After going through 200 adoptions applications, they were happy to finally become parents. That happiness was taken away too quickly and taught this man some major life lessons.
My heart raced as I heard the words. We were going to be foster parents to a two-month-old. We got to this point having failed at straight adoption, 200 applications within a year and a half time. Seven times we made it to the final decision, including four times in one week on four separate children and sibling groups yet we were always the runners up. All this washed away with the one phone call.
When Aayden arrived in our lives, it was surreal. I had hardened from the agony of the 200 stories I had heard. Many lives tied to an atrocious story too visceral for any newspaper or television news hour. I lost faith in humanity, yet I felt empowered to help.
Aayden and I bonded over football, our bellies triumphantly watching Matt Schaub lead the Houston Texans towards the playoffs. It wasn’t easy, going out usually resulted in gawking stares of others. I made sure my fly wasn’t down, but it probably had to do with the fact Aayden was African American, my wife at the time was Caucasian and I, Indian. To me, I just saw a child in need of parents and that we could fill in that role.
Though our foster parent training had provided us hours of education on how to be foster parents and that this was temporary, it was hard not to be attached. We became attached; it’s what you do if you want to be good parents. For two months, we bonded. I remember hissy fits over belly time and after every bath a sense of relief as he tinkled.
The door knocked on a weekday morning, my heart sinking to my toes. Aayden’s caseworker arrived. We had been told the day before but still were in shock and disbelief. I handed Aayden over to her and the sense of loss immediate. My mom tried to console me, explaining how she felt about my brother, whom I never met. He was born, Feb 15, 1970. He died the next day.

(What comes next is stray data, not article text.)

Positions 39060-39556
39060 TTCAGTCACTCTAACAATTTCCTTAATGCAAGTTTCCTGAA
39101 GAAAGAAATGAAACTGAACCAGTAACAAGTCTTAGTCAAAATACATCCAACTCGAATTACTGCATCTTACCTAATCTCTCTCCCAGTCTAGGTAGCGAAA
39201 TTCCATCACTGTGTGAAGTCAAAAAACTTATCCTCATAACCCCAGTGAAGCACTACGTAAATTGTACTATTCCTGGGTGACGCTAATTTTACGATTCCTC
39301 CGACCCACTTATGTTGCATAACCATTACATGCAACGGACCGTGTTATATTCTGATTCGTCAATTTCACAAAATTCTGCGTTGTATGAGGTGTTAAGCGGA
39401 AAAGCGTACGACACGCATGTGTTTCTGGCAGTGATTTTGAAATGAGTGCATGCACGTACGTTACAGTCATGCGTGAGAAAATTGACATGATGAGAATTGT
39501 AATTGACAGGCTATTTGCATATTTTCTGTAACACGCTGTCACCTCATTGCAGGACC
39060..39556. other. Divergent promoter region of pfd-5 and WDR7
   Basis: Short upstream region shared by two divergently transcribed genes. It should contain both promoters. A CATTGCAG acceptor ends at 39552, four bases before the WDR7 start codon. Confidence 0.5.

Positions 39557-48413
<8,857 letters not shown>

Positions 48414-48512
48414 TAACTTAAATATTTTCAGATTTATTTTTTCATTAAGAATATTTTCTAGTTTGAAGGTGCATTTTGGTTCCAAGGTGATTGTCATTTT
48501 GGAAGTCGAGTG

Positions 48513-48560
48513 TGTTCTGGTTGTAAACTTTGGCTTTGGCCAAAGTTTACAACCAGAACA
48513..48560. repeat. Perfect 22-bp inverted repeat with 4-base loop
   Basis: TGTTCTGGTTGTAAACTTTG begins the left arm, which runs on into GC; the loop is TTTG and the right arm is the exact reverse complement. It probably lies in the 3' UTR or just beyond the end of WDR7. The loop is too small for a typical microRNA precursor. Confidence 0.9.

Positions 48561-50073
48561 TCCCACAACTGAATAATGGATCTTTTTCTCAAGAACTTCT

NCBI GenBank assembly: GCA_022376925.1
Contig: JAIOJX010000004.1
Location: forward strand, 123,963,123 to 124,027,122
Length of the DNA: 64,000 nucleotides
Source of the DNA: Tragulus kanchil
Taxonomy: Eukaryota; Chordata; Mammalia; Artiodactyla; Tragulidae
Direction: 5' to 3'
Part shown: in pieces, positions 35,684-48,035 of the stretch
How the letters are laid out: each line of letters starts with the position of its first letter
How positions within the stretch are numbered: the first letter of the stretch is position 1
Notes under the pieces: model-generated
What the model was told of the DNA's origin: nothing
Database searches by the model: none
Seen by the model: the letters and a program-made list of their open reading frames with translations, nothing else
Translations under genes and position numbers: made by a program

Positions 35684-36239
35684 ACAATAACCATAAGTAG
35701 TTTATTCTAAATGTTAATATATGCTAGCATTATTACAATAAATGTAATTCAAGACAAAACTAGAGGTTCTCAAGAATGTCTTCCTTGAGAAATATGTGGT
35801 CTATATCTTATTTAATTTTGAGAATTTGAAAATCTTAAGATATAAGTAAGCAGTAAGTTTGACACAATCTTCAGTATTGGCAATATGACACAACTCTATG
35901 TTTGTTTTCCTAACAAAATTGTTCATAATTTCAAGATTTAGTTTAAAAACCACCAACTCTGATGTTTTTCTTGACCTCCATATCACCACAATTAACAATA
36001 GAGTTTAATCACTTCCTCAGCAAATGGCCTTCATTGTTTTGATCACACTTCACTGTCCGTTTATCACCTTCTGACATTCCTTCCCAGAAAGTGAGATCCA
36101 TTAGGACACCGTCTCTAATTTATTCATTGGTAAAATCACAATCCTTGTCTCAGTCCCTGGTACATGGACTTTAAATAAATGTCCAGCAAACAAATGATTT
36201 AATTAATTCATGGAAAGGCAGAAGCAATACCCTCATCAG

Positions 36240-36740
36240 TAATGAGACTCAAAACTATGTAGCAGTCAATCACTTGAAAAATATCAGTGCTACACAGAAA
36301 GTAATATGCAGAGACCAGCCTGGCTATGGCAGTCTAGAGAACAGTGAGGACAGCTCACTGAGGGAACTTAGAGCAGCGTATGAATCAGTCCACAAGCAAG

Months passed and another call. We say yes. A two-year-old is supposed to be coming to our house that night. When she arrives, we find she isn’t two years old but only two months old. I remember saying, same age as Aayden. Her name was Destiny. Destiny and I bonded over drool. I held her way up to the sky, and a slow drool drifted downward toward my forehead. She also abhorred belly time getting tomato red and angry. We also bonded with Destiny as well but two months later the same phone call. It was still a loss but not as devastating. We had decided that we were done trying to foster and adopt, but our case worker told us to give it one last try.
Every moment with my daughter, I now cherish but then, it was still surreal. There was always this innate fear that drove every moment. Knocks at the door and phone calls just made my hair stand up. As I look back to my childhood, I see that I did to my daughter what my parents did to me. I hated them for suffocating me, being so overbearing that I was glad to have a “four-hour” buffer from them when I went to college. I didn’t understand how such a devastating loss could impact them and how being born seven years later was a miracle.
Their fear was never wanting to know loss again no matter what it took. For until I got divorced, my childhood was something I resented and never understood. The divorce was a blur, but I remember the one thing my daughter said, “Don’t worry dad, I’ll be your best friend.” The day my daughter moved with my ex-wife out of state, the sense of loss echoed. Sad as it seemed, I fought so hard to prevent loss from happening and though this wasn’t the same thing it sure as hell felt like it.
I learned how to be me again, and the first people I reacquainted with were my parents and my best friend, Jaleel. Jaleel moved thousands of miles to take care of me. I realized why my childhood was the way it was. I understood my parents for the first time and the brother I always wanted I had in Jaleel. It wasn’t all Hollywood. I made severe mistakes and even eventually kicked him out choosing my Hunter S. Thompson lifestyle over what I needed at the time. I learned what grace and forgiveness meant, as they never stopped caring for me during my times of need even as I piled on the mistakes and hurt them.
To my daughter, I was both the helicopter parent and the crazy uncle spoiling her rotten. When you are a “partial parent,” it’s hard to find out where you belong. Still battling the emotions, every monthly visit and daily Skype video call goodbye that same feeling of loss. Once I understood what I had put my parents through and that what they had done though understood wasn’t good either, I finally became a dad.
I realized that I wasn’t going to always be there. That I needed to teach my daughter not only what to do but especially how to think and I stopped being over protective. I didn’t need to be the one that gave her a ton of gifts. I just need to give her time. I realized that goodbyes will always be sad, but that shouldn’t change how I am a dad to my child.
Photo: Flickr/ Snapshooter46